by: Lauren

Hi friends! So a little while ago (okay, who am I kidding- a year and a half ago), I wrote a post about why you shouldn’t negotiate with wedding vendors. Over a year later, I’m still getting comments on this post, and I realized that I really should go into a bit more explanation about this topic.

Why You Shouldn’t Negotiate With Wedding Vendors: Part Two via TheELD.com

 I originally wrote about “negotiation” because there was an article on a large wedding website telling brides that they should try to negotiate a lower price for wedding services. You see, wedding services are different than other things. A wedding is a special day, that likely, hopefully, only happens once. As a bride, you put a lot more importance on your wedding day than any other day, and in turn, you expect a lot more- so it kind of makes sense that wedding services are different.

Many wedding vendors are offering a service combined with a product of some kind. Sure, products can be discounted, but often times services are priced in a way that they cannot be discounted. Wedding professionals price themselves based on their expertise, the costs for running their business, and what it takes for them to do their job. They aren’t being paid a salary by a boss or a company- you are paying them. Yes, it’s all part of owning a business, but at the same time, it’s a huge blow to a business owner when you ask for a lower price.

Sure, negotiations have a place in business and in life, but only when what you’re negotiating has room for a change. Negotiating for a product can happen because there is always the absolute lowest price for that product. Sure, you negotiate the price of a car or house, but the person selling those things has a point that they can’t go beyond. But what about when you go to a nail salon? Do you negotiate the $30 price tag on a manicure? Or how about the price of a doctor’s visit?

You see, there is a difference between negotiating for a product and negotiating for a service. When it comes to a service, the price that has been set tends to already be the absolute lowest. The person offering the service has decided on that price for various reasons, not because they’re picking a number out of thin air. There are lots of calculations behind wedding professional pricing.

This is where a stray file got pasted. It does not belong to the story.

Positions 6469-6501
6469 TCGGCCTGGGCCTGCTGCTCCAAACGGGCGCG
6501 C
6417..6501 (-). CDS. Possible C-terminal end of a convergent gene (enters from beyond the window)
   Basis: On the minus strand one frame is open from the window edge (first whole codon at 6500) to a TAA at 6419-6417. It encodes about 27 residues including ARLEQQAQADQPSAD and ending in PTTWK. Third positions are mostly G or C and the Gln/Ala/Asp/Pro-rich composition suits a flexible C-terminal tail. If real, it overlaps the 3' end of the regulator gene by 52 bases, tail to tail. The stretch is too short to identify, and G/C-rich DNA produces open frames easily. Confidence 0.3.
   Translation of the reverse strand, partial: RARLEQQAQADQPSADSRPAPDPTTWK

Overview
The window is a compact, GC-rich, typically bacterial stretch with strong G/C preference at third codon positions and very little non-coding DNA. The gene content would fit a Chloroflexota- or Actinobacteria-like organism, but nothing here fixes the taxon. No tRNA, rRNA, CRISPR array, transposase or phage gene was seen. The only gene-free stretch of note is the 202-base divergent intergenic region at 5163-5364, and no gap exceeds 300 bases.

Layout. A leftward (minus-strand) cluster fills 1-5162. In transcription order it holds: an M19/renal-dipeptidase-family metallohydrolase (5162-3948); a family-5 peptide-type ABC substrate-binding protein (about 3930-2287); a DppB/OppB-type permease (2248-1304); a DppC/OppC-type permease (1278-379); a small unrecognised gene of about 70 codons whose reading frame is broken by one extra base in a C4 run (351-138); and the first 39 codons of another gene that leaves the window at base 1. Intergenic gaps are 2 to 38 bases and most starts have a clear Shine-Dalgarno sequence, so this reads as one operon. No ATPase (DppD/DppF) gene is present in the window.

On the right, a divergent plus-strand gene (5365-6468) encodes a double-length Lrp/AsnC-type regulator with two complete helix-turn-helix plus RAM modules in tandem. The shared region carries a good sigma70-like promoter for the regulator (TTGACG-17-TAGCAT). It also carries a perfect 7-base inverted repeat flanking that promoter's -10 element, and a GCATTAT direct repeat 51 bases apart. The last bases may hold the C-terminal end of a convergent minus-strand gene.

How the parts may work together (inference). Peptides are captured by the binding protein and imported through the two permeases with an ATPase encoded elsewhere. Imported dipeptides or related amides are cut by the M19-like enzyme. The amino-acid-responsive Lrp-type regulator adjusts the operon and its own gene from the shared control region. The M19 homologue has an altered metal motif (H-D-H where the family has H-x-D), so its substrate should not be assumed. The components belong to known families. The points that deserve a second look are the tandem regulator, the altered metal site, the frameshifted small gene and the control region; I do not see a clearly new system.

Now when it comes to a wedding professional who is offering a product with a service, there is also a fine line there. Many times, a wedding professional offering a product is pricing that product almost at cost, and hardly making anything off of it. You can say that it’s their fault for setting their prices low, but at the same time, these wedding professionals *want* to work with you… and no one wants to pay $50 for a single rose (I’m exaggerating of course).

Why You Shouldn’t Negotiate With Wedding Vendors: Part Two via TheELD.com

Image by Best Photography

I’ve already said a lot on this topic in the two posts I’ve written previously (Read here and here). However, there were a lot of really great points made in the comments of the first negotiation post, so I thought I would highlight some of them to provide a bit more insight into “negotiating” with wedding vendors:

“I see that quite a few people likened hiring wedding vendors to buying a car or a house. This is like comparing apples to oranges. There is a huge difference in comparing property-based business and service-based – or more appropriately – professional service-based business. In a property-based business the price is determined by market value, and it’s perceived worth. It’s not about how much it cost to build the house, it’s about what someone is willing to pay for it. There also is no cut and dry way to know the value of something in a property-based business, so that is where negotiation comes in. Since there isn’t really a set price, it has to be determined by negotiation.

A service-based business runs in a completely different way. The cost is determined by materials, overhead and expertise. The first two items are cut and dry. It cost what it costs and it’s all in the number crunching. The last part is where the perceived rudeness can come in if you try to negotiate.

Asking to negotiate a rate based on what their expertise is worth is unfair. People are not property. These are human beings and it is hurtful to tell them they are worth less. Go ahead and negotiate on deliverables all day, add or subtract items, or time, based on your budget and needs, but never ask a vendor to lower on the price of their expertise for any reason. It is more than fair to let them determine their own worth as an artist or service provider. As a prospective client, you have no right to tell them how much they are worth, and when you’re trying to negotiate their expertise rate, that’s exactly what you are inadvertently doing.

Your budget does not determine how much THEY are worth. This is an important distinction to make, that I don’t know that anyone has touched on here.” – Cathy Olson of Love Inspired